Lord Mayor's Charitable Foundation

Building capacity, embracing innovation

2 January 2024

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Lord Mayor’s Charitable Foundation CEO Dr Catherine Brown outlines how the foundation is building an inclusive, climate-resilient city in partnership with the charitable sector, “the unsung heroine of Australia”.

Part of the AEGN’s mission is to deepen members’ understanding of the many ways their philanthropy can support the environment — ultimately to maximise their impact. To this end, we produce a regular podcast series where members share stories of effective leadership for our planet, climate and future.

Dr Catherine Brown generously shared her story with AEGN CEO Amanda Martin in December 2023. Key take-aways from their conversation follow.

To listen to the episode and access a full transcript and show notes, head to our podcast page.

Applying a climate lens

After attending COP21 (where the Paris Agreement was signed), Catherine understood that “climate change was going to affect everything we do, and I said to the board, ‘Let’s just put a climate lens over everything.’ That was in our February 2016 strategy day, and since then, that’s really how we’ve worked”.

Building the charitable sector’s capacity

“The charitable sector is the unsung hero or heroine of Australia … [and] employs 10 per cent of people in Australia, yet is really under-recognised. Each organisation will have times when they need to build their leadership ability, build their strategic ability, build their internal operational capability … organisations need support to be most effective and philanthropy should be supporting that as part of its strategy.”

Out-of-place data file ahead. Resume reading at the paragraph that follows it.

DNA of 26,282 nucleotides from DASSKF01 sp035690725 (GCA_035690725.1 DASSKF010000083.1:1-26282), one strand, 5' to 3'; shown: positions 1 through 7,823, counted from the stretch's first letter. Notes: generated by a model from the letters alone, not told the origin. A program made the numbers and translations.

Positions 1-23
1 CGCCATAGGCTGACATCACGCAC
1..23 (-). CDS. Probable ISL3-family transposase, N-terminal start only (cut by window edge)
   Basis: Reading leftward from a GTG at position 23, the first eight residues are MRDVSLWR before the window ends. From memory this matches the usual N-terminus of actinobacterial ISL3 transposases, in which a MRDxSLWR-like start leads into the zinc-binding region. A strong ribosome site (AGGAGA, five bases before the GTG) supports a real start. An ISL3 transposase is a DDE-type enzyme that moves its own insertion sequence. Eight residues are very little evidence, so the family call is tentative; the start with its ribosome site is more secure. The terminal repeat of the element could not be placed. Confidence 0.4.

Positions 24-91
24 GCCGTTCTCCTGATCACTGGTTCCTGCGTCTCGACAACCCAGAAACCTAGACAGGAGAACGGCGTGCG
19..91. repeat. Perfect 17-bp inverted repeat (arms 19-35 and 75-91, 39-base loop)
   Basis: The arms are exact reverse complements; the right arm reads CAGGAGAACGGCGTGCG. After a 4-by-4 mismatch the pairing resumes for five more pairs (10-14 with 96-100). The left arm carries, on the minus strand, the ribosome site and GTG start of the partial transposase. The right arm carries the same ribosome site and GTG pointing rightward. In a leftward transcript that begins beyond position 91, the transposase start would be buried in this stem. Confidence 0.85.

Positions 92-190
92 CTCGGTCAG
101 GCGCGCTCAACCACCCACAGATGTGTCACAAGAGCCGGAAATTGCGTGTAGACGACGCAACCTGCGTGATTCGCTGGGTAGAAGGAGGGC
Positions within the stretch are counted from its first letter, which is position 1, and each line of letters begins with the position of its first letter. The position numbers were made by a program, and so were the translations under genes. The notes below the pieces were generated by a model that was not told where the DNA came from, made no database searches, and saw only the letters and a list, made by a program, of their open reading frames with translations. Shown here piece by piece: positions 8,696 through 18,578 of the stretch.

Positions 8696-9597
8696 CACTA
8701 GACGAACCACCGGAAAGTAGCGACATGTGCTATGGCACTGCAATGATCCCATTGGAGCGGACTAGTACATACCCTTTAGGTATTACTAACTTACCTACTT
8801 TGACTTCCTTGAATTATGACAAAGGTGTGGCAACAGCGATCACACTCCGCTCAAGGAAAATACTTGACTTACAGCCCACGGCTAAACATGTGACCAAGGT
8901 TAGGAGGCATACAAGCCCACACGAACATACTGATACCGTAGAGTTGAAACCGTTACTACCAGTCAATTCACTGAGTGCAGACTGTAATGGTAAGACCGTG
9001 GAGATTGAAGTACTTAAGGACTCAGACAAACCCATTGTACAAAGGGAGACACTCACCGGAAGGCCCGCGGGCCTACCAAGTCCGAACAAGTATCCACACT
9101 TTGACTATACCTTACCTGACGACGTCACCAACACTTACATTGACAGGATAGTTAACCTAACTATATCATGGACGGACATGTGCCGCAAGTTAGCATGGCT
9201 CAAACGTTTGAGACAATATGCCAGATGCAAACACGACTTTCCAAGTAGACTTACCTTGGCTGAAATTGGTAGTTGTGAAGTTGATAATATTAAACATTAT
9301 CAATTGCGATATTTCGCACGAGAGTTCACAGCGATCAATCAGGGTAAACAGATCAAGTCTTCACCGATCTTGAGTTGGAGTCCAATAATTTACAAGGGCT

Achieving systems level change

“A big impact is if you can achieve policy change in the right direction.” Catherine cites several examples here, including the foundation’s support for Renew, whose campaign helped to secure stronger national housing energy efficiency standards, and the Climate and Health Alliance — “We would not have a national climate and health strategy if it wasn’t for them.”

Philanthropy as risk capital

“Philanthropy is the risk capital for the not-for-profit sector … We’re not here to do what government could do. And business and government have very different risk appetites to philanthropy. So, I’m happy if we’ve been first funders of many projects, which we have been. If we’re doing seed funding, testing new ideas, that is actually kickstarting new things, that is really a critical role for us … if we’re not doing that, we’re wasting philanthropy in a way.”

Measuring outcomes

“Some things make a massive difference, more than you ever expect, and then other things don’t, but we always know that they’ve made some impact. And if something fails, I don’t see that as terrible, I see that as learning. As long as they’ve reported back and we’ve had a discussion about what they learned, that’s still meaningful.”

Advice for not-for-profits

“Not-for-profits need to be clear on what their goals are — what their theory of change is, what they’re working towards and present that in a very clear, reasonably professional way — and not too long. And then not turn themselves inside out trying to fit into some sort of funding guidelines, but try and see where they fit, who they match, so that they’re really trying to find investment in their solution.”

The power of networks

“Networks, including the AEGN, they are like effectiveness maximisers … networks increase the capability of foundations incredibly, just the learning, the co-funding opportunities that emerge, and being across issues as they come forward … I find that networks, particularly between other foundations — and this includes around the world — it just lifts you to another level, really gets you out of just sitting in your bubble … All boats rise.”

Networks, including the AEGN, they are like effectiveness maximisers … networks increase the capability of foundations incredibly, just the learning, the co-funding opportunities that emerge, and being across issues as they come forward.

Dr Catherine Brown

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